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Rhode Island Budget Proposal Seeks Recreational Cannabis Legalization

Recently, Rhode Island’s governor proposed the budget for 2023. It aims at creating a framework that allows recreational cannabis legalization.

On January 20, Governor Dan McKee of Rhode Island presented his Fiscal Year 2023 budget proposal. It includes legalization for recreational cannabis. “Today, we know there are still many pandemic-related challenges that we must once again come together to address—with our top priority being the health and safety of Rhode Islanders. At the same time, we have an historic opportunity to write Rhode Island’s next chapter now, with $1.13 billion in federal funds and an over $600 million surplus available to invest in our state’s future,” McKee wrote in the introduction of his proposal. “The decisions we make this year have the potential to bolster Rhode Island’s economic comeback and propel our state into the next decade with strength.”

His budget proposal is briefly covered in a brief press media presentation. Under “other items,” includes the mention of adult-use cannabis “Allows for controlled, phased-in introduction of retail licenses, results in minimal net revenue in FY 2023.” A more detailed executive summary goes into detail of the Fiscal Year 2023 Budget Proposal in nearly 200 pages of plans, with cannabis being mentioned in a few key sections.

“The governor recommends creating a strictly regulated legal market for adult-use cannabis in the state,” the executive summary states. “This proposal would create a weight-based excise tax on marijuana cultivation, an additional retail excise tax of 10 percent, and also apply sales tax to cannabis transactions.” The summary states that 25 percent of cannabis tax revenue and fees collected from licensing would be given to public health and safety programs. An additional 15 percent would be granted to local governments and the remaining 60 percent would go straight to the state general fund (a combination of cannabis cultivation excise taxes and retail sales excise tax, in addition to the state’s seven percent sales tax). According to the summary, $16.9million in general revenue is projected by the state after one year of sales.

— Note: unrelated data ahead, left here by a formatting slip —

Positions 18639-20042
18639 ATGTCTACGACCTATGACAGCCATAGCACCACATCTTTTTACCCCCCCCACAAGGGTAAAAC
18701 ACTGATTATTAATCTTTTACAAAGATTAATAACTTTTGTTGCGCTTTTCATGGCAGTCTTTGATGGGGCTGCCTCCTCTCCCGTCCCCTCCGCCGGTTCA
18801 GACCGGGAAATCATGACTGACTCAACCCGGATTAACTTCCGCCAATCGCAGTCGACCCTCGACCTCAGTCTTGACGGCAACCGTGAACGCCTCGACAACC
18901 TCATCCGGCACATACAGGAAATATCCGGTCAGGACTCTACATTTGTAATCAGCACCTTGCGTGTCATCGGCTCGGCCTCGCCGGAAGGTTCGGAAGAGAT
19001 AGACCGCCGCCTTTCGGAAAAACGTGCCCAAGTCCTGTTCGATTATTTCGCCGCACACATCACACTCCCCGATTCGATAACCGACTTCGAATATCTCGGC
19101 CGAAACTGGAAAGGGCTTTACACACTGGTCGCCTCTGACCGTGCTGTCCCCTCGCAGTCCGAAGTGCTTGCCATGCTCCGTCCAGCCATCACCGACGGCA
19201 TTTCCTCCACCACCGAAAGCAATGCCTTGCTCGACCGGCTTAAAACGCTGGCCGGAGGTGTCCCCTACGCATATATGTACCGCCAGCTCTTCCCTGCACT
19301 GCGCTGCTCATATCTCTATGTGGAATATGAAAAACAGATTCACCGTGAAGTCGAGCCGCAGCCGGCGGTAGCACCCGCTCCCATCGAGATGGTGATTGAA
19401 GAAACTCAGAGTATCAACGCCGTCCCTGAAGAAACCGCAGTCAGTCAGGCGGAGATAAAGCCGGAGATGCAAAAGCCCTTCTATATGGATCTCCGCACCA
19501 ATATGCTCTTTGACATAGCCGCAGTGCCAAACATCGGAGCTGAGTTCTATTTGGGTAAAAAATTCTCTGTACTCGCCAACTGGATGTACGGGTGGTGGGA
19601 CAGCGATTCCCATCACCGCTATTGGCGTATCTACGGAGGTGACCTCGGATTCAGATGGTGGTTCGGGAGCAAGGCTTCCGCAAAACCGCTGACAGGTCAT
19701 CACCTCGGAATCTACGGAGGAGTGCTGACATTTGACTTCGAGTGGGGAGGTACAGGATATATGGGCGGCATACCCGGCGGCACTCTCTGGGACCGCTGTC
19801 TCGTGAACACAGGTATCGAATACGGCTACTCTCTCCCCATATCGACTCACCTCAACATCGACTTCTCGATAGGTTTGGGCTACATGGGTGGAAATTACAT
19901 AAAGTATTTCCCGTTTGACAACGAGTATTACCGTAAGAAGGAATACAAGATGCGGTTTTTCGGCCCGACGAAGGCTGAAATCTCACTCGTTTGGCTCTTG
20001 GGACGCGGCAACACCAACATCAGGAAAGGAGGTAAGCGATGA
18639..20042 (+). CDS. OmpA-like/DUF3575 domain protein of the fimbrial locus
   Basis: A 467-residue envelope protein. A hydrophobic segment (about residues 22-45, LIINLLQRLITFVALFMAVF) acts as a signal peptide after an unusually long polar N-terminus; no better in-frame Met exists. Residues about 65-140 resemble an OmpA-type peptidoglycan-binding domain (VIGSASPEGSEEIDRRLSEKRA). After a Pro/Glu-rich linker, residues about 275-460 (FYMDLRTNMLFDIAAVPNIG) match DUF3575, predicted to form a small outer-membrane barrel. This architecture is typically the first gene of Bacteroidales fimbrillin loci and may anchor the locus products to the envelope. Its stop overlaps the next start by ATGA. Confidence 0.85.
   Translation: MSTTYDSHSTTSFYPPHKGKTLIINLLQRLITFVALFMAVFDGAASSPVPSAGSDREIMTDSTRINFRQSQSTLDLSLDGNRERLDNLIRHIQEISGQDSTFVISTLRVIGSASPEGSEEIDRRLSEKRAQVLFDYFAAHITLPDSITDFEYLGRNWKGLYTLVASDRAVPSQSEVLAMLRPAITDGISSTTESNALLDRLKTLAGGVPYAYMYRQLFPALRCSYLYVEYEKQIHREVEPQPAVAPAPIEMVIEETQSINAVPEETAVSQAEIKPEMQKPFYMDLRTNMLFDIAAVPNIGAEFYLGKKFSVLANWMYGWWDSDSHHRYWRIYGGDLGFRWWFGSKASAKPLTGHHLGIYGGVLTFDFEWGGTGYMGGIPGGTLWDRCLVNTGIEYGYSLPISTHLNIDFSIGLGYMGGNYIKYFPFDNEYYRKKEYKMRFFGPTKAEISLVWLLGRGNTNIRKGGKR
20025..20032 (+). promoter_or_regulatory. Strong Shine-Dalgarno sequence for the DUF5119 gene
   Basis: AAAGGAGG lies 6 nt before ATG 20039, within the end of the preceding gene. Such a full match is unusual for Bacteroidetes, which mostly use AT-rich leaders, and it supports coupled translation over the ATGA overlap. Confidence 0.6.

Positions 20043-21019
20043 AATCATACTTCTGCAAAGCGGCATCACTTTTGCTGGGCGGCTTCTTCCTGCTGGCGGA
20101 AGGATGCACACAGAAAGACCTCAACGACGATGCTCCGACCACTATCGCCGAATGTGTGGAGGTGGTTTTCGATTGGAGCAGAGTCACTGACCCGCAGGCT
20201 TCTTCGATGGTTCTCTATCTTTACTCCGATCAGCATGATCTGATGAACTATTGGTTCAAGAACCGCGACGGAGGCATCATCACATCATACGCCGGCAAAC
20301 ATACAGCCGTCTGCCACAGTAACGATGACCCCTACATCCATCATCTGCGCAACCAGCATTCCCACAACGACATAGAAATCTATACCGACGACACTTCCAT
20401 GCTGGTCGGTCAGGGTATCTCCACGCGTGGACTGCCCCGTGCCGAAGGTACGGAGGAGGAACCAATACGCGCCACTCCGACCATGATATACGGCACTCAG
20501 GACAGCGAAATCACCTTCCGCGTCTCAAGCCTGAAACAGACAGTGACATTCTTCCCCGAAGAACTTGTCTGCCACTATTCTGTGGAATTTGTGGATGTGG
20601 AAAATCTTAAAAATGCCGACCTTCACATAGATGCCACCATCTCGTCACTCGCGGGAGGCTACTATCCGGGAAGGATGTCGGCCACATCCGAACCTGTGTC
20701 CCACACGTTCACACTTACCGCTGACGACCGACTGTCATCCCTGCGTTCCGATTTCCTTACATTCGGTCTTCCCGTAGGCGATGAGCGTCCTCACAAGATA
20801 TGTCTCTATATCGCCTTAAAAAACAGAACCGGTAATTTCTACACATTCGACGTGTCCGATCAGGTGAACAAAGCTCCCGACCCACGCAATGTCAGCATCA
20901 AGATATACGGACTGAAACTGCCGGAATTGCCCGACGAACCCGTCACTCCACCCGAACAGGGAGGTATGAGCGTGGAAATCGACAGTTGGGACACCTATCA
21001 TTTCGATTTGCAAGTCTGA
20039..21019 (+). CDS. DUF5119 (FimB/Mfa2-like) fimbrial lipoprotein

The legislation proposal for legalization echoes similar states’ analysis of combating illegal cannabis sales. “Prohibiting the possession, cultivation, and sale of cannabis to adults has proven to be an ineffective policy for the State of Rhode Island,” it reads. “In the absence of a legal, tightly regulated market, an illicit cannabis industry has thrived, undermining the public health, safety and welfare of Rhode Islanders.”

Adults would be able to purchase and possess up one ounce of legal cannabis. They could also store up to five grams at home. This bill will take effect from April 1, 2023. In its current form, the proposal doesn’t allow home cultivation, and imposes consequences for those who might illegally cultivate plants at home. It requires 25 licensees to be licensed annually between 2023-2025 through a lottery system. A minority-owned company must receive five of the 25 licenses.

In the past there were divergent opinions among McKee and House representatives on how the state should approach legalization. For instance, while McKee’s most recent proposal directs responsibility of maintaining a state cannabis program to the Department of Business Regulation, other representatives have previously believed that a new department be created for the task.

At the start of the 2022 legislative session, Speaker K. Joseph Shekarchi stated that Rhode Island Congress is currently working to create a recreational marijuana program. “… We have also spent months analyzing the complex issue of marijuana legalization. House and Senate will have draft legislation available soon to serve as a guideline for public hearings. We may not be the first state to legalize marijuana, but our goal is to do it in the way that is best for all Rhode Islanders.”